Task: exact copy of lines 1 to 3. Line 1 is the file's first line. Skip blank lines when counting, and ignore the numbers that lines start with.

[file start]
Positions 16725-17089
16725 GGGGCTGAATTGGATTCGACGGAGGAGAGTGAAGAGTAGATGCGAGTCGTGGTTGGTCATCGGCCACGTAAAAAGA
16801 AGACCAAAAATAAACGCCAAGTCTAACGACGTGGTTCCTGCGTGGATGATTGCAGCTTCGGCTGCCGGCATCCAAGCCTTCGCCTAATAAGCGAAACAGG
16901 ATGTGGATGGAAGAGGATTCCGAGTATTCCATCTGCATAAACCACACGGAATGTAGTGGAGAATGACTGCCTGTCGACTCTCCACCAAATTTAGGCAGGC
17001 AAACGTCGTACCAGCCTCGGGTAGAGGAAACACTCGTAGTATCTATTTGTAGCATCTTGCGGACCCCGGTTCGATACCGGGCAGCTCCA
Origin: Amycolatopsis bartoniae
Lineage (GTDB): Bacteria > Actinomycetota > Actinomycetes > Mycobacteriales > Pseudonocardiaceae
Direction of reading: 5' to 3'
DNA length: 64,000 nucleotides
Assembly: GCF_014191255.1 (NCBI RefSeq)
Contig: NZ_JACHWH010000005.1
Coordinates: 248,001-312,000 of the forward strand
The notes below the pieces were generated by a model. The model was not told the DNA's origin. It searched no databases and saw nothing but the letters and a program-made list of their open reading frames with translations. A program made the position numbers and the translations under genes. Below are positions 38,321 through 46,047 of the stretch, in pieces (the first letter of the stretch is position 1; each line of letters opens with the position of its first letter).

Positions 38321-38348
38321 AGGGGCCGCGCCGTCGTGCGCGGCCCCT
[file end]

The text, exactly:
Positions 16725-17089
16725 GGGGCTGAATTGGATTCGACGGAGGAGAGTGAAGAGTAGATGCGAGTCGTGGTTGGTCATCGGCCACGTAAAAAGA
16801 AGACCAAAAATAAACGCCAAGTCTAACGACGTGGTTCCTGCGTGGATGATTGCAGCTTCGGCTGCCGGCATCCAAGCCTTCGCCTAATAAGCGAAACAGG